By Christin Senior | April 24, 2019 3:27 pm
Cystic fibrosis patient Mallory Smith with her mother Diane Shader Smith.

Mallory Smith was only three when her chronic cough and runny nose were diagnosed as cystic fibrosis, a genetic lung disease that would eventually take her life. At 15, she  began chronicling her physical and emotional struggles  in a journal she kept until her death at 25. On April 18, Smith’s mother, Diane Shader Smith, shared her daughter’s journey with College of Medicine students, hoping to teach future physicians the importance of mindfulness and compassion in patient care.

“My personal passion and mission is to bring Mallory’s words to the public,” Shader Smith said as she shared her daughter’s memoir, “Salt in My Soul: An Unfinished Life.” “What Mallory wanted everyone to understand, and what I am continuing to share on her behalf, is what a patient with a chronic illness is thinking and feeling and how to treat them as a person, not just a patient.”

Cystic fibrosis causes buildup of mucus in the lung, which limits a person’s ability to breathe and causes persistent lung infections and other complications.  Patients tend to have a shorter-than-normal life span. Smith, who grew up in Los Angeles, graduated Phi Beta Kappa from Stanford University, was a freelance writer on  environmental issues and produced an environmental radio show.

She became an advocate for cystic fibrosis patients, launching a viral social media campaign Lunges4Lungs and raised over $5 million for CF research.  In the book, she writes about her grueling treatments for bacterial infections and nearly 70 hospitalizations.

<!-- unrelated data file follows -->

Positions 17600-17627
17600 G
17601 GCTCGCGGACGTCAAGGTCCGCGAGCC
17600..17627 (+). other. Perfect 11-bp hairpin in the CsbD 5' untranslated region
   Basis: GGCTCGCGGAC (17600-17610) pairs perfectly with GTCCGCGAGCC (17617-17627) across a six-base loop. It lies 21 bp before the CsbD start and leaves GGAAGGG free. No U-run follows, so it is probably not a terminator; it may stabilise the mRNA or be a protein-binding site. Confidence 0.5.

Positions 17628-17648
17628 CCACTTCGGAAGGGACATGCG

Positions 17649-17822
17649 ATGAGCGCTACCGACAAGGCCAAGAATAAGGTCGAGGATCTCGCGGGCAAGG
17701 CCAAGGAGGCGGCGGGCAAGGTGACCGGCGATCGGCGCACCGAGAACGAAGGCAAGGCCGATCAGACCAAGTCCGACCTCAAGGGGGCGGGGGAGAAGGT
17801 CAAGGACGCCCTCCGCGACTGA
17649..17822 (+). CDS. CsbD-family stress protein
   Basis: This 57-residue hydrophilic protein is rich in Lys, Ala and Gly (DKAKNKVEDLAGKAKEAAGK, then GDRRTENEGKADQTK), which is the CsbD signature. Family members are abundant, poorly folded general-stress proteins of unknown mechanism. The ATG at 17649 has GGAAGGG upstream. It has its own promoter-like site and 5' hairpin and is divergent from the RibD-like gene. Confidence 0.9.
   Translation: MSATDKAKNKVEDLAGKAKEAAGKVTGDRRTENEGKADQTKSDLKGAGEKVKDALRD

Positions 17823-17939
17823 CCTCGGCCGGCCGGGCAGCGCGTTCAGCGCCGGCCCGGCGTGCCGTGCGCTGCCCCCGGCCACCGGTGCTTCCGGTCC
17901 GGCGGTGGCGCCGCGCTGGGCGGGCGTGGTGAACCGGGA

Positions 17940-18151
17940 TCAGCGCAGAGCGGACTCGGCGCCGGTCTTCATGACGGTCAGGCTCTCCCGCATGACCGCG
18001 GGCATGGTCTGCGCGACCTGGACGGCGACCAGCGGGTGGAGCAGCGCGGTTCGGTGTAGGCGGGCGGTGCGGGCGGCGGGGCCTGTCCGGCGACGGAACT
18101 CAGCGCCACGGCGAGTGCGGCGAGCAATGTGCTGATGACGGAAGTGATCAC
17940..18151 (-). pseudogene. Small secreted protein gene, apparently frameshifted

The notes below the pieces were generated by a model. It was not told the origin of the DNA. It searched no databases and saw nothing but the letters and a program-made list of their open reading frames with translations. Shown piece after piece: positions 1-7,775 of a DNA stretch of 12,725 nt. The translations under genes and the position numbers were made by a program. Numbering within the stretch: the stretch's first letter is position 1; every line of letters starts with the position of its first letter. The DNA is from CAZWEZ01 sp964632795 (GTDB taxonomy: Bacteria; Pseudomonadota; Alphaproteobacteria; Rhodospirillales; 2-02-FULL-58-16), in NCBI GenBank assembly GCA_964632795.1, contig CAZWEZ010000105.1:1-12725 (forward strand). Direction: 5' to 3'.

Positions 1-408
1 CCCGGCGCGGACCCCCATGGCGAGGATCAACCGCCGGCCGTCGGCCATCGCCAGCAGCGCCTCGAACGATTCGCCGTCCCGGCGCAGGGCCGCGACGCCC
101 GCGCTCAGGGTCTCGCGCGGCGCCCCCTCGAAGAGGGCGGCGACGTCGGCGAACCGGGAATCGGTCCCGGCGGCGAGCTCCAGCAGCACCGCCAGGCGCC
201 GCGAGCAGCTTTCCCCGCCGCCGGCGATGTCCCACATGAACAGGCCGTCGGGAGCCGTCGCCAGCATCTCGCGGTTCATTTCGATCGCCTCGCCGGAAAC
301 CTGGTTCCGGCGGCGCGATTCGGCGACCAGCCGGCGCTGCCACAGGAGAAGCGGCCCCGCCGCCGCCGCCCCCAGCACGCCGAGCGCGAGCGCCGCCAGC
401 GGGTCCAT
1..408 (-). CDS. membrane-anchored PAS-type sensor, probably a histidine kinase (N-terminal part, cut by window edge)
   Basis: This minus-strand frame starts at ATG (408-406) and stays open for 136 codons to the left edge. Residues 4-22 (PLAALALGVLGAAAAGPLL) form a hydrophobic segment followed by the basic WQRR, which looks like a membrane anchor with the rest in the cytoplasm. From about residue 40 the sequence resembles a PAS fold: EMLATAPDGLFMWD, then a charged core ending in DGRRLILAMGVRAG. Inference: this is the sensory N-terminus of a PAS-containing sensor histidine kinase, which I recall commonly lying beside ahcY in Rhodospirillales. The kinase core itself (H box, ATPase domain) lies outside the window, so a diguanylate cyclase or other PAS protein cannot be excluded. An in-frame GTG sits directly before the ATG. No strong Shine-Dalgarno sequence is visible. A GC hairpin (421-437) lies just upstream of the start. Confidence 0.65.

One of Smith’s lessons: each care provider has the power to make daily decisions that affect a patient’s quality of life.

“There are times nurses would come into the room and ask Mallory about her bowel habits in front of boys she had just started dating,” Shader Smith shared. “And she always said that if she could tell health care providers one thing, it is to think about sensitivity to the patient at all times, because there were so many small things that could either make your day much better or so much worse.”

One of Smith’s last requests was that her journal be published. Shader Smith is sharing her daughter’s book as part of a national tour at medical schools, hospitals and libraries. In addition to her message about compassionate care for patients, she urged UCF students to be compassionate toward caregivers, who at times may seem stubborn or demanding.

“As future doctors, you should know that if a parent is pushy, it doesn’t mean that they’re not a good person, it means that they’re really trying to protect their child,” she said, recounting how she would sometimes block the door to Smith’s hospital room at nights, so her daughter could get a few solid hours of undisturbed sleep.

Dr. Marcia Katz, a cystic fibrosis specialist and associate dean for clinical affairs at the College of Medicine, said Smith’s story shows how doctors have an opportunity to learn from their patients.

“I think Diane’s beautiful words about the journey that she took with Mallory can help us understand that every word you say, every experience you have as a caregiver impacts greatly on what the patient feels and how they respond to their environment around them,” she said.

First-year medical student Jeslin Kera said Smith’s story impressed upon her the importance of being more mindful in her everyday interactions with patients.

“Whatever we say or do in those few minutes can have a lifetime of impact on patients who are already suffering,” Kera said. “Her story teaches us to be mindful to everybody around us, to think of the small things that can help improve our patients’ lives and to try and build a meaningful doctor-patient relationship.”

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